As long as you are not allergic to any of these anti-inflammatory foods and beverages, they include the following:

  • Fruits and vegetables. Most fruits and brightly colored vegetables naturally contain high levels of antioxidants and polyphenols — potentially protective compounds found in plants.
  • Nuts and seeds. Studies have found that consuming nuts and seeds is associated with reduced markers of inflammation and a lower risk of cardiovascular disease and diabetes.
  • Beverages. The polyphenols in coffee and the flavonols in cocoa are thought to have anti-inflammatory properties. Green tea is also rich in both polyphenols and antioxidants.
  • Adaptogens. Adaptogen refers to a plant’s ability to adapt to its environment, to survive, and to adapt to exterior stress. Adaptogenic herbs—such as rhodiola, ashwagandha, ginseng, phosphatidyl serine, and maca—help strengthen and stabilize the body, thereby mollifying the impact of stress.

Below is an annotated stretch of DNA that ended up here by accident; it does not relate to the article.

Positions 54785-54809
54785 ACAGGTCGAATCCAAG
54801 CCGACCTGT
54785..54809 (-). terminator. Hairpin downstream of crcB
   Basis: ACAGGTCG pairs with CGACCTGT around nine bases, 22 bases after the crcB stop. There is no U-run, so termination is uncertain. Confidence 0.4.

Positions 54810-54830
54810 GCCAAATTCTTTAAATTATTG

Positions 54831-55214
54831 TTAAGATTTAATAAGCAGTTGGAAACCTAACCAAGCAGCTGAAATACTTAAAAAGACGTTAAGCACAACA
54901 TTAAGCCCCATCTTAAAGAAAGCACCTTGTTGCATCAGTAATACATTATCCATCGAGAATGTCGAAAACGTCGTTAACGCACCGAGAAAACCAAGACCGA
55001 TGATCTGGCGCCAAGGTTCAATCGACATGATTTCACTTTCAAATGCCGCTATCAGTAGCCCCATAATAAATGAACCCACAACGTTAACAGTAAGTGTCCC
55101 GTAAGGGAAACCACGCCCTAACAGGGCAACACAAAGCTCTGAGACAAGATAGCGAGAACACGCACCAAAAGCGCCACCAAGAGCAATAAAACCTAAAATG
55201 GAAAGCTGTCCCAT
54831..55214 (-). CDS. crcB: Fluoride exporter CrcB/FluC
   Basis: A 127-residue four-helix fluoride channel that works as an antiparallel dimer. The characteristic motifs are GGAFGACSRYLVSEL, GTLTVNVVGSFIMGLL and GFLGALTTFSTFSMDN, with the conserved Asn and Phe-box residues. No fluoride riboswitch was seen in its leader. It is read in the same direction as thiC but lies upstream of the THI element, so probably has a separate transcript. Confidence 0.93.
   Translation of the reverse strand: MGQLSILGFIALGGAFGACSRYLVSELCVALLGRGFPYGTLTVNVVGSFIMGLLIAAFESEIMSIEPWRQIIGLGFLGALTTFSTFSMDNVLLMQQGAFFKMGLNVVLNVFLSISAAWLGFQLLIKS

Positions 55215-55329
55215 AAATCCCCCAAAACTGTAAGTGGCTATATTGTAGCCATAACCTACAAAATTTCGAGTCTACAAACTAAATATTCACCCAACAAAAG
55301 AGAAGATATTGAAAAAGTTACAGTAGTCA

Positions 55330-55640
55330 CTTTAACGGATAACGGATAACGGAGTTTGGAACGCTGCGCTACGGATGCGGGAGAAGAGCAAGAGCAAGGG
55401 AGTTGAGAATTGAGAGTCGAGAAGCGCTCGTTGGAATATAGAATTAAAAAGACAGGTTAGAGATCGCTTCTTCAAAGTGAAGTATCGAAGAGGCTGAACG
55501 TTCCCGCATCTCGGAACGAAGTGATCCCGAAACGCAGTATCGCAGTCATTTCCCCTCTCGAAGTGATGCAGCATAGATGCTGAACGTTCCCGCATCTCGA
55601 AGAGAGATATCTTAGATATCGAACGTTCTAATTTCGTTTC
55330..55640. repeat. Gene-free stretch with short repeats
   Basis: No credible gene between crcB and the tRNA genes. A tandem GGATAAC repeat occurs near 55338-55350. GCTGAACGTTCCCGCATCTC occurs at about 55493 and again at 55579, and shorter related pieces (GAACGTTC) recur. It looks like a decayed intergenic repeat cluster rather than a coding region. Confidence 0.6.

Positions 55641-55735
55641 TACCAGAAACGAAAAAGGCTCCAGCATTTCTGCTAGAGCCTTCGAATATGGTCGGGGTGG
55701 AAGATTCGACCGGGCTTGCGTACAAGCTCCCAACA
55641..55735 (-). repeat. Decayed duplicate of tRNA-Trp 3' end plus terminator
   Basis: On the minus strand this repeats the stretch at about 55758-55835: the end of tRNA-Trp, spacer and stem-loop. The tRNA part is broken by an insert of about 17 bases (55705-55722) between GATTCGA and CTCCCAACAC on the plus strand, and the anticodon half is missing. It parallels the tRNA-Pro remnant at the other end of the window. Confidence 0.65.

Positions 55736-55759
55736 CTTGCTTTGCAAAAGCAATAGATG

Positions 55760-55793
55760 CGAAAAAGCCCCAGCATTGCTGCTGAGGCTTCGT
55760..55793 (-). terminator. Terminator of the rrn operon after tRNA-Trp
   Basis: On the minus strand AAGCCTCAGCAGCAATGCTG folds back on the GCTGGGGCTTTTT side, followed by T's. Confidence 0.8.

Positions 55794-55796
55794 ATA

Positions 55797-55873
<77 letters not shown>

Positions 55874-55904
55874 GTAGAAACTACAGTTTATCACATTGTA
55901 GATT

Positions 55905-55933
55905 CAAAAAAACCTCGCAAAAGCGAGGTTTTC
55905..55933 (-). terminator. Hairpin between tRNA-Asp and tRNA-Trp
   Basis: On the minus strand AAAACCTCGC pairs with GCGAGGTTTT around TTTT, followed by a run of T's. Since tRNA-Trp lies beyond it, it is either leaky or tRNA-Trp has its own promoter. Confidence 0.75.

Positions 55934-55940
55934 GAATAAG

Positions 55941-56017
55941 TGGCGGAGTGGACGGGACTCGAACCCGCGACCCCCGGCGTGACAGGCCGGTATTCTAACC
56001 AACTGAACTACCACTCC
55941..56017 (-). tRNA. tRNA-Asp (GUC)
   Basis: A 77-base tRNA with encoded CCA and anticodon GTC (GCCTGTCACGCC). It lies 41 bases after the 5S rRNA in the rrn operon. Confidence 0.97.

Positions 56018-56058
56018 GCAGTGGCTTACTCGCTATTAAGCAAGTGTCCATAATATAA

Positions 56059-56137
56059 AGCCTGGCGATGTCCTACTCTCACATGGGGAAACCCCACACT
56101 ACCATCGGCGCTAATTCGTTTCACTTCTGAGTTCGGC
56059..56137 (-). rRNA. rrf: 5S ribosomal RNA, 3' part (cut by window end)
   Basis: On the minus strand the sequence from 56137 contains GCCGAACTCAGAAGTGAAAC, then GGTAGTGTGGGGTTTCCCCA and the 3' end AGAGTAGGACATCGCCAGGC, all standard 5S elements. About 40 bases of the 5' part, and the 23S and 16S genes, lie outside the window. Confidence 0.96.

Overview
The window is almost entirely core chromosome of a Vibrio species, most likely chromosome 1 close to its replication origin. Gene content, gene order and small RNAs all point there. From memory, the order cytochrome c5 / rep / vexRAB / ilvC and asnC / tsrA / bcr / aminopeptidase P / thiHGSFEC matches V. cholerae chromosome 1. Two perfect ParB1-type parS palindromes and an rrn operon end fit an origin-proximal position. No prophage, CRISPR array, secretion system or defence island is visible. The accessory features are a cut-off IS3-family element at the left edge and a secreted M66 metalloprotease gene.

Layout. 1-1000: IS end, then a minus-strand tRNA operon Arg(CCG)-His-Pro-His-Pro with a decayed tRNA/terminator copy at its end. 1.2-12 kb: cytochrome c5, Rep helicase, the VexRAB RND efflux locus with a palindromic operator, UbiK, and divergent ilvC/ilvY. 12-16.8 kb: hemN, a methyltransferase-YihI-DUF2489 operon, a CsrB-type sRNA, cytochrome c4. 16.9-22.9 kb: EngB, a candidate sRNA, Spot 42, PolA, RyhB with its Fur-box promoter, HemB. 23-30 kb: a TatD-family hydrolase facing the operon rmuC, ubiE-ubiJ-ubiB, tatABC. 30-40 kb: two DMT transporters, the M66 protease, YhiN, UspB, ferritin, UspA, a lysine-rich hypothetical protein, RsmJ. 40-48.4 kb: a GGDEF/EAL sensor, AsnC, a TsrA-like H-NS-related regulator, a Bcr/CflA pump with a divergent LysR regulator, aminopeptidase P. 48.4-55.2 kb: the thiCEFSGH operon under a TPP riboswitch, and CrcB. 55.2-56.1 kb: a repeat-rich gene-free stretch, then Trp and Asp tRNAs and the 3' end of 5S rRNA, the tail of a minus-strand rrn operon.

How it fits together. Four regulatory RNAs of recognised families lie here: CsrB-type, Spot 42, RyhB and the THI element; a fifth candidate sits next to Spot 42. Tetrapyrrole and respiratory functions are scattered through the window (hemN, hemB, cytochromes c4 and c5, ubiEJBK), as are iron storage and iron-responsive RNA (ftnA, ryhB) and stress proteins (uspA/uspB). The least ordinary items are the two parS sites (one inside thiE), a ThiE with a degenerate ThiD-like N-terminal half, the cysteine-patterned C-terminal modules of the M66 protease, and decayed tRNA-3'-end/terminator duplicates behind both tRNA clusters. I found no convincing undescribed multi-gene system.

• Other anti-inflammatory superfoods include: garlic, ginger, turmeric, and pepper.

And there is one type of food you want to avoid as much as possible: sugar. Sugar is increasingly viewed as the root of all the diseases of westernization, that is: the root of all inflammation. There is one more thing: our body quickly turns carbohydrates into sugar. So, even if you eat less sugar, you may still feed inflammation more than you want through your consumption of grains. The bottom line: replacing meats, sweets, and refined grains with beans, fruits, vegetables, whole grains, and fish —and substituting oils for butter and margarine—is smart, even if it doesn’t change your inflammatory markers one iota.


Reduce Stress, Reduce Inflammation